How do you deal with that? We’d known this guy for two years — you think you know a person, right? Obviously the first thing you can do for yourself is make sure you’re moving in with people you trust. If you’re moving in with people you don’t know (i.e. in First Year), as a safety precaution for you and everyone else you should lock your stuff in your room, if there’s a lock on your food cupboard use it, and be careful who you lend your things to (or don’t lend things out at all).

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Tensions ran high – a lot.

As you can imagine, between people who wouldn’t pay bills, people who wouldn’t clean up, and people who were stealing, things got pretty tense between everyone in the house. It probably didn’t help that there were ten of us, and it got to the point where even petty things turned into a big deal. Who had the radiators on the most, who was taking the longest showers, who was being the loudest the latest and was it fair that Housemate A is using straighteners, a hair dryer, the radio, a laptop, and their own TV, while Housemate B only uses a laptop, when everyone pays the same amount of the electricity bill?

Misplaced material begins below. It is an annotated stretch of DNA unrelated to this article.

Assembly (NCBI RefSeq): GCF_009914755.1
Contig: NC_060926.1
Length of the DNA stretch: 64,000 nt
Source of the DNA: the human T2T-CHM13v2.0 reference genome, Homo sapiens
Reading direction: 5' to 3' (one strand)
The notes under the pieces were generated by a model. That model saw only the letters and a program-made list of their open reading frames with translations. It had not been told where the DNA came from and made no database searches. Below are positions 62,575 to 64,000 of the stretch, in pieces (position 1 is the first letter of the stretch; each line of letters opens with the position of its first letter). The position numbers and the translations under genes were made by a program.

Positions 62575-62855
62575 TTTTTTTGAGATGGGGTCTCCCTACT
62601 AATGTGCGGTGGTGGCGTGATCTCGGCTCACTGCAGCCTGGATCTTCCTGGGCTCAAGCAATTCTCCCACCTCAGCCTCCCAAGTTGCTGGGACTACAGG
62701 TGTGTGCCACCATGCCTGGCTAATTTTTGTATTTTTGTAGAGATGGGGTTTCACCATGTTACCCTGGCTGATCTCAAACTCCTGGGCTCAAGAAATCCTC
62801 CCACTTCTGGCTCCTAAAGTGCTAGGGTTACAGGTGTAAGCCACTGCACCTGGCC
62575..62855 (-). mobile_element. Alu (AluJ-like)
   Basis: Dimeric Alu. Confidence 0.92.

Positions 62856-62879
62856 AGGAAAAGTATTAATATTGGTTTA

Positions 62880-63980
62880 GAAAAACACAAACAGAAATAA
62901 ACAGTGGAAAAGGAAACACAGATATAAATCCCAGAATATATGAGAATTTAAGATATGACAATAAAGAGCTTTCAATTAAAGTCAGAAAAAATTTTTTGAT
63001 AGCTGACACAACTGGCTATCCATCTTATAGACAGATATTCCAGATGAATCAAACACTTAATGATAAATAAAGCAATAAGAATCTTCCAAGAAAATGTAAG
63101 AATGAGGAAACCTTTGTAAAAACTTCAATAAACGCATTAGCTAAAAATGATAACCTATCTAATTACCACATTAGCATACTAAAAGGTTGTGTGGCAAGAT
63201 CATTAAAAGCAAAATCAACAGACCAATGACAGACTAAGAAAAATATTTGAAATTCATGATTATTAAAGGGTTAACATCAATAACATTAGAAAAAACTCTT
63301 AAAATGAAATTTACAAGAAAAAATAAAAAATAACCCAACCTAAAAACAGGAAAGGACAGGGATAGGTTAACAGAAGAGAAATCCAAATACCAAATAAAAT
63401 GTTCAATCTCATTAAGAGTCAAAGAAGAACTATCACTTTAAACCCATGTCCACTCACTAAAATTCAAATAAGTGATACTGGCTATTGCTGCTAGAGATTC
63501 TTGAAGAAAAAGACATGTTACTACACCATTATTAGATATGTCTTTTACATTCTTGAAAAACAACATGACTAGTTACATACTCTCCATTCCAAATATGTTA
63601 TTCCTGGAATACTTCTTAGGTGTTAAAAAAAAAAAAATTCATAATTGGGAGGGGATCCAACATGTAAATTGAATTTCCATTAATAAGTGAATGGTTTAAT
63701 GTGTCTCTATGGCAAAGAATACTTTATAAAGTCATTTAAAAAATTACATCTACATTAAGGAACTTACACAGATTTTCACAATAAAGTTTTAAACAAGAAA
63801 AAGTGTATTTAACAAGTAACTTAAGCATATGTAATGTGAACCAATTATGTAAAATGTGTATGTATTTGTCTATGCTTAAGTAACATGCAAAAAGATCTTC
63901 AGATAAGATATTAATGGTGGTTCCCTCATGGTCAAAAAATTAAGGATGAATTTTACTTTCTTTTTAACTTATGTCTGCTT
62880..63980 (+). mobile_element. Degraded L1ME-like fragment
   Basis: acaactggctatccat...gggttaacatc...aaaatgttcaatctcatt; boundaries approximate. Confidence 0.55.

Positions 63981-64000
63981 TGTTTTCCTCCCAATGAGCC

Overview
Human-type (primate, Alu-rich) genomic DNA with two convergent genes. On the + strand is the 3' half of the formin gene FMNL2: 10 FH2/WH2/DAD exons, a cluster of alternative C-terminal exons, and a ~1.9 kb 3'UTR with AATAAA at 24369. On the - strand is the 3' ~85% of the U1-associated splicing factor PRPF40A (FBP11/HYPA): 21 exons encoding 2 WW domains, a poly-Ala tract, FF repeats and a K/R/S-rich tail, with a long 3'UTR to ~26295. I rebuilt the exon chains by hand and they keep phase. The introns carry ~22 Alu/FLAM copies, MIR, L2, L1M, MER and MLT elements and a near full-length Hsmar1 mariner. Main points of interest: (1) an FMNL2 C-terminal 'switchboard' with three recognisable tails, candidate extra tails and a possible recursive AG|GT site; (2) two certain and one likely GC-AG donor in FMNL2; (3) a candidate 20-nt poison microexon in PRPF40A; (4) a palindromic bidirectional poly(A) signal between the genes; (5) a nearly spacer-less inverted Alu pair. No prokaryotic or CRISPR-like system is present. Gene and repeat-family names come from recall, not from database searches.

The only thing I can suggest is to be mindful of your consumption if you’re sharing bills, and be open with your housemates if there are issues. Frank and honest discussion won’t solve everything — it would be nice if it did — but at least you’ve put it out there instead of being passive aggressive or ignoring it.

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We were burgled (three times).